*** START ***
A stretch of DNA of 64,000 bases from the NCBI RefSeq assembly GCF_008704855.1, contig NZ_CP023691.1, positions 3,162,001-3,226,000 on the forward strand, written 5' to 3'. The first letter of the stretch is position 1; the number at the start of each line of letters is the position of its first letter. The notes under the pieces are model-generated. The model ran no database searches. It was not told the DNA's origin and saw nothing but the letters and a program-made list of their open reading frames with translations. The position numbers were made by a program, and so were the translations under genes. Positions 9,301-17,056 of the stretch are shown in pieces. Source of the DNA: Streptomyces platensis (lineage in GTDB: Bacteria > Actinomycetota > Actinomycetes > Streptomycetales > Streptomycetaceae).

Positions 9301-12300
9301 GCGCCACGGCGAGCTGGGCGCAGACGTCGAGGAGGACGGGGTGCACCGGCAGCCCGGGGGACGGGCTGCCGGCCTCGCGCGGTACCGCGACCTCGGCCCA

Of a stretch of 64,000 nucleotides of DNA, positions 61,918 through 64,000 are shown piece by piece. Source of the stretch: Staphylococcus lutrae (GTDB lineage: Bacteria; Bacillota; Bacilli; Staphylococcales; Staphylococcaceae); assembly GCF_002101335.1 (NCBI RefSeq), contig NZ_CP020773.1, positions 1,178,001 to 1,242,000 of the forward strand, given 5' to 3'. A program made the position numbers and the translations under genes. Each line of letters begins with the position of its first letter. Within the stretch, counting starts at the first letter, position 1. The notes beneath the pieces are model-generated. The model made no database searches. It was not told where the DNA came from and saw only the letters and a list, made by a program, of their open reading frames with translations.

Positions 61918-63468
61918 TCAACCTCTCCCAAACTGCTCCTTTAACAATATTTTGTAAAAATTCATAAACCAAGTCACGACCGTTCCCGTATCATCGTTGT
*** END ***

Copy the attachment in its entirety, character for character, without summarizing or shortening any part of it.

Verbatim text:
A stretch of DNA of 64,000 bases from the NCBI RefSeq assembly GCF_008704855.1, contig NZ_CP023691.1, positions 3,162,001-3,226,000 on the forward strand, written 5' to 3'. The first letter of the stretch is position 1; the number at the start of each line of letters is the position of its first letter. The notes under the pieces are model-generated. The model ran no database searches. It was not told the DNA's origin and saw nothing but the letters and a program-made list of their open reading frames with translations. The position numbers were made by a program, and so were the translations under genes. Positions 9,301-17,056 of the stretch are shown in pieces. Source of the DNA: Streptomyces platensis (lineage in GTDB: Bacteria > Actinomycetota > Actinomycetes > Streptomycetales > Streptomycetaceae).

Positions 9301-12300
9301 GCGCCACGGCGAGCTGGGCGCAGACGTCGAGGAGGACGGGGTGCACCGGCAGCCCGGGGGACGGGCTGCCGGCCTCGCGCGGTACCGCGACCTCGGCCCA

Of a stretch of 64,000 nucleotides of DNA, positions 61,918 through 64,000 are shown piece by piece. Source of the stretch: Staphylococcus lutrae (GTDB lineage: Bacteria; Bacillota; Bacilli; Staphylococcales; Staphylococcaceae); assembly GCF_002101335.1 (NCBI RefSeq), contig NZ_CP020773.1, positions 1,178,001 to 1,242,000 of the forward strand, given 5' to 3'. A program made the position numbers and the translations under genes. Each line of letters begins with the position of its first letter. Within the stretch, counting starts at the first letter, position 1. The notes beneath the pieces are model-generated. The model made no database searches. It was not told where the DNA came from and saw only the letters and a list, made by a program, of their open reading frames with translations.

Positions 61918-63468
61918 TCAACCTCTCCCAAACTGCTCCTTTAACAATATTTTGTAAAAATTCATAAACCAAGTCACGACCGTTCCCGTATCATCGTTGT